We have an inherent need for God and try to reach out to Him and His perfection (Acts 17:27). With these doctrines and theologies we try to reach the perfection of God just like the people who built the tower of Babel.  We try to reach to the heavens.

Genesis 11:4 Then they said, “Come, let us build ourselves a city, with a tower that reaches to the heavens, so that we may make a name for ourselves and not be scattered over the face of the whole earth.” (NIV)

Now here is the catch. God stooped down from heaven, became flesh in the person of Jesus Christ, walked among men, died on a cross and rose from the dead. All that is needed to reach out to God is belief in Christ Jesus and submitting under His Lordship. That is it. Nothing more than this.

In building our towers of doctrine higher we are missing the point. God is not to be found somewhere up there where the highest, most perfect tower can reach. He is to be found in the humility of surrender.

Doctrine and theology is useful because it help us understand (to a certain extent) what we belief. It is useful in figuring out how we should live out this submission to Christ and conduct ourselves while we do not know in full (1 Corinthians 13:12). But it is not essential for salvation.

My prayer is that God will knock us off of our towers of doctrine and that we will fall into His grace that is able to save and restore.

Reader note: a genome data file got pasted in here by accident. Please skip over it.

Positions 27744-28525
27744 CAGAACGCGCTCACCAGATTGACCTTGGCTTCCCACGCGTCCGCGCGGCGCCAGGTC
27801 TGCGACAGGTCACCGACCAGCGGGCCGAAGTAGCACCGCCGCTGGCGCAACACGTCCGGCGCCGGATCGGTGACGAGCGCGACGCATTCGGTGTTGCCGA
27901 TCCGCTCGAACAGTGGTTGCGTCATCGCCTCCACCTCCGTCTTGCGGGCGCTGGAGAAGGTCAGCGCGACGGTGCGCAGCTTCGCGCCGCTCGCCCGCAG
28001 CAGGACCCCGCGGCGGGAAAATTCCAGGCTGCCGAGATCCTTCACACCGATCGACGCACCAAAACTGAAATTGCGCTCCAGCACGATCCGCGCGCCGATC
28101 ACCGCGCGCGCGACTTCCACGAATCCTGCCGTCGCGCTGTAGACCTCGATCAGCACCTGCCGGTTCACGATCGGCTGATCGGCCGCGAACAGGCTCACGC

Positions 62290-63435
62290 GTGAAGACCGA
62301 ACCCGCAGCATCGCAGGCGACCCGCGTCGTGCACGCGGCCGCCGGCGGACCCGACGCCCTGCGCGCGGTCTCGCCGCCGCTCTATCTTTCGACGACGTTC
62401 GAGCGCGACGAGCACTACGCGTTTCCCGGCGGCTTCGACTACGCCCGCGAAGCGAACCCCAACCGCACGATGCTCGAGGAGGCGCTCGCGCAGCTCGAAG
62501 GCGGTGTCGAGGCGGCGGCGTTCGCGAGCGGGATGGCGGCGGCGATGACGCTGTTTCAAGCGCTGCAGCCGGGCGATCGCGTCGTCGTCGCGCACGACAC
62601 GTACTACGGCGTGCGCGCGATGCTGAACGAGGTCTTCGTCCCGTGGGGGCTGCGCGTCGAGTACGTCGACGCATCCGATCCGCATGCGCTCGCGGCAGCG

I have been reading quite a number of blogs lately criticising other people’s views, methods and theology as well as the comments following the posts. Now I don’t have a problem with critique and think it to be a healthy thing. What bothered me was the spirit the posts and comments was done in. What follows is my take on how it should be done.

What most of us (yes I include myself) do when we argue our point, is putting ourselves on higher moral ground. The “I now better than you” stance. Jesus warned us against such behaviour in Matthew 7.

One of the passages in Nelson Mandela’s Long Walk To Freedom that stuck with me is when he told the story of where he tried to convince one of the PAC members that the ANC’s way of doing things was the better way. He says that the man listened up to the point where Mandela said something that put himself on higher moral ground. From there on the conversation was fruitless.

Jesus came to us as a servant and that is what exalted Him to ruler of all. How can we, calling ourselves His followers, think we can effect change by “preaching” down at people from our own higher moral ground. Let us be servants of one another. When we disagree, let us do it in humility and love and just maybe we’ll get people to listen what we have to say.